(DGC News: Daron’s Guitar Chronicles volume 7 ebook is now live for pre-order. Amazon: http://amzn.com/B00ZN34BEK | Smashwords: http://owl.li/OmVAX | Daron & ctan will livechat on August 4th to celebrate. RSVP on FB.)
I did nothing much on our day off in Indianapolis. I finally got to sleep and I slept several hours, and then after the maid woke me up I slept again. I had a short swim in the pool and then a long soak in the hot tub. Clarice and Fran caught up to me there and we all soaked for a while, and then they told me they were going to take me somewhere for barbecue.
I confess before that night I knew absolutely nothing about Indianapolis other than it was where there’s a big car race every year. And after that night all I knew was that there’s a big car race and also a really great barbecue joint that I never learned the name of but it has a big pig on the sign. I was the only white person in the place, but I didn’t mind that. It didn’t feel all that different from the days when I was the only kid tagging along with the grownups.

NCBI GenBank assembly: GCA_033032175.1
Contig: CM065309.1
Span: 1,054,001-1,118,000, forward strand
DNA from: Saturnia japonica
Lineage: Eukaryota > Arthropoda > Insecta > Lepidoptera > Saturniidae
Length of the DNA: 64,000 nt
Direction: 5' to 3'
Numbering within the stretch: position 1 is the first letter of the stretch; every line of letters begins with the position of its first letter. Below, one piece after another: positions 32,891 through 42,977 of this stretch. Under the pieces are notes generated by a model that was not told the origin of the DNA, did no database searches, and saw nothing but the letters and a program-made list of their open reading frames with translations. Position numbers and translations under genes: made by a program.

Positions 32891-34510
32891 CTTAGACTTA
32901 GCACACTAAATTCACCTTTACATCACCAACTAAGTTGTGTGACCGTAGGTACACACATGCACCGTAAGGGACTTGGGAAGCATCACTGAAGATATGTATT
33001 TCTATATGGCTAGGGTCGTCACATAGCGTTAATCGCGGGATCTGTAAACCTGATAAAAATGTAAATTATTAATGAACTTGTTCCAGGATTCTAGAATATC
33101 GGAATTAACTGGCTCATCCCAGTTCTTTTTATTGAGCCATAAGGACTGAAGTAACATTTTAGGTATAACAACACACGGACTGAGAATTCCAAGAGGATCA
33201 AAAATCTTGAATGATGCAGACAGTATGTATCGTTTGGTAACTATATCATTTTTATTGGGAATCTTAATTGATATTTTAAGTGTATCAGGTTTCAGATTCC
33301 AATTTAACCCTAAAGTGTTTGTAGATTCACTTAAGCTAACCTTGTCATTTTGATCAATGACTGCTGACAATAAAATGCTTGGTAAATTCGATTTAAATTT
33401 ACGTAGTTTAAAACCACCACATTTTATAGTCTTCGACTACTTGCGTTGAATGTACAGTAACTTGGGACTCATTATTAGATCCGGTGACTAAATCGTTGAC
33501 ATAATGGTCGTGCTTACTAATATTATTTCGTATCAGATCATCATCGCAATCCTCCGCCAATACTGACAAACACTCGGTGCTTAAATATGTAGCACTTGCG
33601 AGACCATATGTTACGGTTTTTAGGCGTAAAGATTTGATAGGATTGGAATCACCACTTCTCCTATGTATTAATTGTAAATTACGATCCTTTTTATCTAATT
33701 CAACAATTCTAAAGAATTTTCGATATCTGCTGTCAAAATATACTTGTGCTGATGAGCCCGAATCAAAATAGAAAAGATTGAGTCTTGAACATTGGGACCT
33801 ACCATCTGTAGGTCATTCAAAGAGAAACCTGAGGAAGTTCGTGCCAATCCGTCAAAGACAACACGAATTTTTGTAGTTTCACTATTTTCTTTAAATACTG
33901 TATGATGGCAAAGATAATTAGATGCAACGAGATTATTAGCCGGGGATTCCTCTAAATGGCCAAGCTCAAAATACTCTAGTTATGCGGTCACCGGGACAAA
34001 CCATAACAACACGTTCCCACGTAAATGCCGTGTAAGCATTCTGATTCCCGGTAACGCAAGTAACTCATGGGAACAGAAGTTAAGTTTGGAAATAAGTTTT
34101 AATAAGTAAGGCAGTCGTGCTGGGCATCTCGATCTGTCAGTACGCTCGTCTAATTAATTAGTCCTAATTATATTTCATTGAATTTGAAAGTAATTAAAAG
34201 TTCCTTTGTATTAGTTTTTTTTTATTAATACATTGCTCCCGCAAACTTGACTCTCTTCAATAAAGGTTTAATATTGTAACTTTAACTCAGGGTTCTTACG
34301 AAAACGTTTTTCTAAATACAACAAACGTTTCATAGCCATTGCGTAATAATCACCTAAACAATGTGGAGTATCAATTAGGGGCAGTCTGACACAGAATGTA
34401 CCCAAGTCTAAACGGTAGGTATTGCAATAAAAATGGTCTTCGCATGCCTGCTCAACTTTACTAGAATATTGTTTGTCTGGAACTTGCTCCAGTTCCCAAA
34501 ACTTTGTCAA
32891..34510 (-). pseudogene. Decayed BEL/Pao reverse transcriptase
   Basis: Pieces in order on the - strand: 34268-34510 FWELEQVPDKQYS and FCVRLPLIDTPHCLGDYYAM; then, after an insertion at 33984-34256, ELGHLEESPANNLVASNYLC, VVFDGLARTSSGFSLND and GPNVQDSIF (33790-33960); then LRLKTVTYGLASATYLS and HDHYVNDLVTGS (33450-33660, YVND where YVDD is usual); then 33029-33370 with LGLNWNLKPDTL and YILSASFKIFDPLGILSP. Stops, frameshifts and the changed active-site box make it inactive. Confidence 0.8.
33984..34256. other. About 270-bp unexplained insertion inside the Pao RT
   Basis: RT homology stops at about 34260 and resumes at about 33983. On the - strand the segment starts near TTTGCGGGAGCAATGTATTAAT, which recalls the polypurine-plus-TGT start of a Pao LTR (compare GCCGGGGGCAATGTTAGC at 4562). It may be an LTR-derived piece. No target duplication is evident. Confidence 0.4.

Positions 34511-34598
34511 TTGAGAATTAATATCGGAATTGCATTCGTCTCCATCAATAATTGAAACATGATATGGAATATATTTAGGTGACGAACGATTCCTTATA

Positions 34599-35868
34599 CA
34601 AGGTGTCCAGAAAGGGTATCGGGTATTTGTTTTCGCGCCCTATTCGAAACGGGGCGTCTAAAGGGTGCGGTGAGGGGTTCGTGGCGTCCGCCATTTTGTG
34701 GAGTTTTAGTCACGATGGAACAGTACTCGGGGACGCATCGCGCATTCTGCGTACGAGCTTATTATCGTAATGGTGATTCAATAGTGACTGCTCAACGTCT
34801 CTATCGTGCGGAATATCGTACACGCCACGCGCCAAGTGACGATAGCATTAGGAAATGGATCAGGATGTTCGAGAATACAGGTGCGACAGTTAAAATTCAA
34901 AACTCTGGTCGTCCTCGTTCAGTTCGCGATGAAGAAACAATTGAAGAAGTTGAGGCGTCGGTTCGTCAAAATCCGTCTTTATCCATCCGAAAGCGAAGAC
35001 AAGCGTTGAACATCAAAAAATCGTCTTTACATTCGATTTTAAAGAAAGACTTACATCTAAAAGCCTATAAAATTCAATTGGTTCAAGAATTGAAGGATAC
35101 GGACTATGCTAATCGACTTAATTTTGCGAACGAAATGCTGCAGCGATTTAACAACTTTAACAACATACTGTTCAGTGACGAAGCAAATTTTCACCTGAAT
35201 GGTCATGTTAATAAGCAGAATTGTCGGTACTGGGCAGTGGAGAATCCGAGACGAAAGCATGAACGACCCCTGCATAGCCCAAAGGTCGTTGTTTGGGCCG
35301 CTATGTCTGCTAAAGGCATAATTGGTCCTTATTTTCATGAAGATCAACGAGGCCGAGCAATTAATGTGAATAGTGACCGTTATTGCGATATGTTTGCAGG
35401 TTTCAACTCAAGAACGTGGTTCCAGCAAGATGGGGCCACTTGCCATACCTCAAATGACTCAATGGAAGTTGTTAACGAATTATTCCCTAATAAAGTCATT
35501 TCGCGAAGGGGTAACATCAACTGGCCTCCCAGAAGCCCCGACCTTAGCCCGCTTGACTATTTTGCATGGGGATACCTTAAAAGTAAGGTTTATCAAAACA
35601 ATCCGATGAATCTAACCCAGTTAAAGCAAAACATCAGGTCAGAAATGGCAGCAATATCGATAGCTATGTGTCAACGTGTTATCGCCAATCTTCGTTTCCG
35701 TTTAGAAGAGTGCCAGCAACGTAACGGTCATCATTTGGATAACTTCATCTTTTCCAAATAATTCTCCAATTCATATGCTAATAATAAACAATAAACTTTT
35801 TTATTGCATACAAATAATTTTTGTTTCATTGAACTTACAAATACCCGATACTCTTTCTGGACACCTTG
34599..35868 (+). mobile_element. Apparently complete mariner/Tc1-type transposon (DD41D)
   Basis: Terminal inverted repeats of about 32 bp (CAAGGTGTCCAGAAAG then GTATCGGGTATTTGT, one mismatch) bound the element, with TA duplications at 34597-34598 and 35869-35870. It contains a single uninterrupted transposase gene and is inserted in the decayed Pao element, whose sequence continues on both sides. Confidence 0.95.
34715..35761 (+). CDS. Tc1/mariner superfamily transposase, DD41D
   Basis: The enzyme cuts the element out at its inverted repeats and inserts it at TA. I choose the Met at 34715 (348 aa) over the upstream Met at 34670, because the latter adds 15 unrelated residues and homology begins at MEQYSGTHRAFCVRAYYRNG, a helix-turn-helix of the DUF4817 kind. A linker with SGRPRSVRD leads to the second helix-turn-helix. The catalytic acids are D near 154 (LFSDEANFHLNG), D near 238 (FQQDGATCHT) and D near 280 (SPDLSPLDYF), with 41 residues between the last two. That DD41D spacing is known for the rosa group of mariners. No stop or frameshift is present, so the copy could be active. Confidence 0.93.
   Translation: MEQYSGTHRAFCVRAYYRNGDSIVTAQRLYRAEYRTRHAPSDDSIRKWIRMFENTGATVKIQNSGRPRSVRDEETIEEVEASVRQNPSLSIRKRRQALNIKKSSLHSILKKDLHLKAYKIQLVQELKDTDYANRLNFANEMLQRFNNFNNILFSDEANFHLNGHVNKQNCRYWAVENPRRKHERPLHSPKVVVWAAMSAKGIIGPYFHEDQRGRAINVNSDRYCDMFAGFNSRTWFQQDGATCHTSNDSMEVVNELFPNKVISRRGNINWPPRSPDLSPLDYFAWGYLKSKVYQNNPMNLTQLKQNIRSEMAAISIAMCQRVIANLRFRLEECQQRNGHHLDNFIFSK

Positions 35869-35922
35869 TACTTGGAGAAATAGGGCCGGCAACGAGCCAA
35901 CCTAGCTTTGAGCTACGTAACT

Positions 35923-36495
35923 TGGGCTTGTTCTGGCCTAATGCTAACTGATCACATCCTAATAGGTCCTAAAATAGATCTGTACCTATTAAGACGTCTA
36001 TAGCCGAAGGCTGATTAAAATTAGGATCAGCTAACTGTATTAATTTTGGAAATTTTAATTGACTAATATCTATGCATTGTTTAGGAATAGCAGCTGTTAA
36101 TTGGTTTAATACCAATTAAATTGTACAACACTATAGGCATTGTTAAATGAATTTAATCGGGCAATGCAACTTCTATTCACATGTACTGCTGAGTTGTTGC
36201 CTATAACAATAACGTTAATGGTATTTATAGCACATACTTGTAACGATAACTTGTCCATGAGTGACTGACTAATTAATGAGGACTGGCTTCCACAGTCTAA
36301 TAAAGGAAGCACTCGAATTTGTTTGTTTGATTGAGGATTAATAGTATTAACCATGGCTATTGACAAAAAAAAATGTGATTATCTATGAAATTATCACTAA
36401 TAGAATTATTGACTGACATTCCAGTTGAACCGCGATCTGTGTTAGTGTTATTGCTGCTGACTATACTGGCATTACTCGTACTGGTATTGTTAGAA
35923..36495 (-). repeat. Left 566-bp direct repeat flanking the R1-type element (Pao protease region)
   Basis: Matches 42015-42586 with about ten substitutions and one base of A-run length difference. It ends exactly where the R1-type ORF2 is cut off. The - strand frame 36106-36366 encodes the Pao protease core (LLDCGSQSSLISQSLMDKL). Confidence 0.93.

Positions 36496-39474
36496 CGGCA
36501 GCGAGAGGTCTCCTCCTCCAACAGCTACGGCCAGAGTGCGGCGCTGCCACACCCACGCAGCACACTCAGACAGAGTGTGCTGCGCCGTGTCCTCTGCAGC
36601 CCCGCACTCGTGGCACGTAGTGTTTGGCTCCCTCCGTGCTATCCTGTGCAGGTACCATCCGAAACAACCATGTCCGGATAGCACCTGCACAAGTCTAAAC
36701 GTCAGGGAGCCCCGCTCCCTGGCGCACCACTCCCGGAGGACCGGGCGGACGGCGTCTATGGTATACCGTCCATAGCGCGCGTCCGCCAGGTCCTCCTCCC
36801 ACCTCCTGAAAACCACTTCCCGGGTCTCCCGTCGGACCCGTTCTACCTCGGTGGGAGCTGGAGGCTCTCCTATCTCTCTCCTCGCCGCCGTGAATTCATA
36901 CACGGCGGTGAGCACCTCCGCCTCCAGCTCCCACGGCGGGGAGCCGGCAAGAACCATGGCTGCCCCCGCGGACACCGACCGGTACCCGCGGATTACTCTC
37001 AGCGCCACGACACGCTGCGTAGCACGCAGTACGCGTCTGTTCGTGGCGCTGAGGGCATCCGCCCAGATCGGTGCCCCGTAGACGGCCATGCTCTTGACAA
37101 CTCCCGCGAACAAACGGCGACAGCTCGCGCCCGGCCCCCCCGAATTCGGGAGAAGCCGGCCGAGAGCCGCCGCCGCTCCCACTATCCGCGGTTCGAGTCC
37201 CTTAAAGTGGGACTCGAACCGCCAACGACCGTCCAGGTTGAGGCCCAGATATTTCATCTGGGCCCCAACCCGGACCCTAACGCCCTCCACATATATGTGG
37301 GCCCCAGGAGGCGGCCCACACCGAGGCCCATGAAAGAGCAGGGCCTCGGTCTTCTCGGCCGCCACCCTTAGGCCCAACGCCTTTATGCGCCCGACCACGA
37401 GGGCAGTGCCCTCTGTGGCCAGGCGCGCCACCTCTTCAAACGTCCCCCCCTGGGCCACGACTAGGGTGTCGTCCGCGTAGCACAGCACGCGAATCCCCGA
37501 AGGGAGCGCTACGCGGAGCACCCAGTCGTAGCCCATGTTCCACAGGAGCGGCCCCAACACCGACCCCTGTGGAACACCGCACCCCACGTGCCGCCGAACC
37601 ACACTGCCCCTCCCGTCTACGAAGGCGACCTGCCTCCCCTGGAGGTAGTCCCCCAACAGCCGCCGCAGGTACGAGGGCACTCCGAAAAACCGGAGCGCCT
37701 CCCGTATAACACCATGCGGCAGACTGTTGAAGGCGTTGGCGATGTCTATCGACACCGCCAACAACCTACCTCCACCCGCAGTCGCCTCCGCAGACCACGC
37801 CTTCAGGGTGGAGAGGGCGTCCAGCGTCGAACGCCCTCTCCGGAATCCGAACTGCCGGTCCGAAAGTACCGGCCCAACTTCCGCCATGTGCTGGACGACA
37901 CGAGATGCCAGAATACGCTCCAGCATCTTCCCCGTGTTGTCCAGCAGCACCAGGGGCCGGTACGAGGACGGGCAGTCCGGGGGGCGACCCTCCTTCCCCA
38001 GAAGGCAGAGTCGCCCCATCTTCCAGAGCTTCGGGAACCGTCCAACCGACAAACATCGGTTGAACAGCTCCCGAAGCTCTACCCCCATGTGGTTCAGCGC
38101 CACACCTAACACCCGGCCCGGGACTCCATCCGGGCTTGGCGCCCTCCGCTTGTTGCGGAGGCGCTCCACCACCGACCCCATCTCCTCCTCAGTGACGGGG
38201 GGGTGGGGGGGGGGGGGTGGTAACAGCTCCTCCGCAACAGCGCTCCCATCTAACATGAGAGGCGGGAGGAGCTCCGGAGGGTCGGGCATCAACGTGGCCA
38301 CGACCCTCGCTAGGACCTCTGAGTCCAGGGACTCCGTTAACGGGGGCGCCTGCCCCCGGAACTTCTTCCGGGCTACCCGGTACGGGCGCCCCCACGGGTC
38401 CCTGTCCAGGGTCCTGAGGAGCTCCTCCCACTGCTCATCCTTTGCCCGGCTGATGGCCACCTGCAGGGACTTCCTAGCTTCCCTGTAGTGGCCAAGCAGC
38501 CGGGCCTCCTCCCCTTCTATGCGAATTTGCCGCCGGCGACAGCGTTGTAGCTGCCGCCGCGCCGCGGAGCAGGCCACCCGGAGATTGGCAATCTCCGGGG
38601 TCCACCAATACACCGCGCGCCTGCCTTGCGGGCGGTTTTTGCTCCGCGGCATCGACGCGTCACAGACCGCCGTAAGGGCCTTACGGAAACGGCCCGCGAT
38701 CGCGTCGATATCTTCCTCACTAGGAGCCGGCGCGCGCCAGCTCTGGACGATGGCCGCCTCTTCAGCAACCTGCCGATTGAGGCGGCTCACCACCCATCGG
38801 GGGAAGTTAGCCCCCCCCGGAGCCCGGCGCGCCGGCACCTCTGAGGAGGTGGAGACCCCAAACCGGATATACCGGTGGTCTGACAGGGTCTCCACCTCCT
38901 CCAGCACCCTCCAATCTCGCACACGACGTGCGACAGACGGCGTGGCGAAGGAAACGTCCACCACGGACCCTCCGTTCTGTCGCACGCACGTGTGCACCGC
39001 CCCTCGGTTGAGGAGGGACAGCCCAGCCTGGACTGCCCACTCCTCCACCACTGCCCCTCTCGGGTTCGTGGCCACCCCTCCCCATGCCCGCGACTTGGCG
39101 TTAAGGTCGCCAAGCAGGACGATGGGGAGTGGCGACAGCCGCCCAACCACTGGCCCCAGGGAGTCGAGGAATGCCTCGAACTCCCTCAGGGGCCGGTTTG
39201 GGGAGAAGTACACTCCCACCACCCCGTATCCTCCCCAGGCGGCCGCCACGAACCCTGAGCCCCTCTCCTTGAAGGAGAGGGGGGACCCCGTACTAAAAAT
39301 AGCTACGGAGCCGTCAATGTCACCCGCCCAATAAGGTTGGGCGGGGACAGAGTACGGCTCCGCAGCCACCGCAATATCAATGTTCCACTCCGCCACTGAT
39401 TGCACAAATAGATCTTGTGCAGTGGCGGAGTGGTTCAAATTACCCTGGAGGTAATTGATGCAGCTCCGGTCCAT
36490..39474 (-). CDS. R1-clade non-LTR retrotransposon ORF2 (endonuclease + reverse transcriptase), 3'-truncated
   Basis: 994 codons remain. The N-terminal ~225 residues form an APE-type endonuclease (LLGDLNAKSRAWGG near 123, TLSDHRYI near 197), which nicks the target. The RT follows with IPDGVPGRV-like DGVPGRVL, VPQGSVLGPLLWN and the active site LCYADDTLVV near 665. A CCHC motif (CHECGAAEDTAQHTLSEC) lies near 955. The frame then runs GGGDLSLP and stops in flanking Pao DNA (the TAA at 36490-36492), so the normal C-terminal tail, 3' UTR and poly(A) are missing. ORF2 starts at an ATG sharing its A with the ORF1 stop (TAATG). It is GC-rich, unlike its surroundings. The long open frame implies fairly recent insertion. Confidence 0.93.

Fran was absolutely flabbergasted at how much I could eat.
“You normally eat like a bird,” she said. “You pick a little here, a little there.”
“I know. That’s why there’s all this room now.” I had a lot of bones piled in front of me at that point. I’d picked them clean. “Besides, it looks like more than it is because it’s mostly bones.”
“You. You are mostly bones,” she said and shook her head.
The reason they brought me there, though, wasn’t just the food, but because a bunch of old dudes got together there most nights of the week to play the blues. And that was great. By “old dudes” I don’t mean they were like forty. These guys were all sixty-plus, seventy-plus. I kind of wished I had a tape recorder but a part of me knew that trying to capture what they did wasn’t where it was at.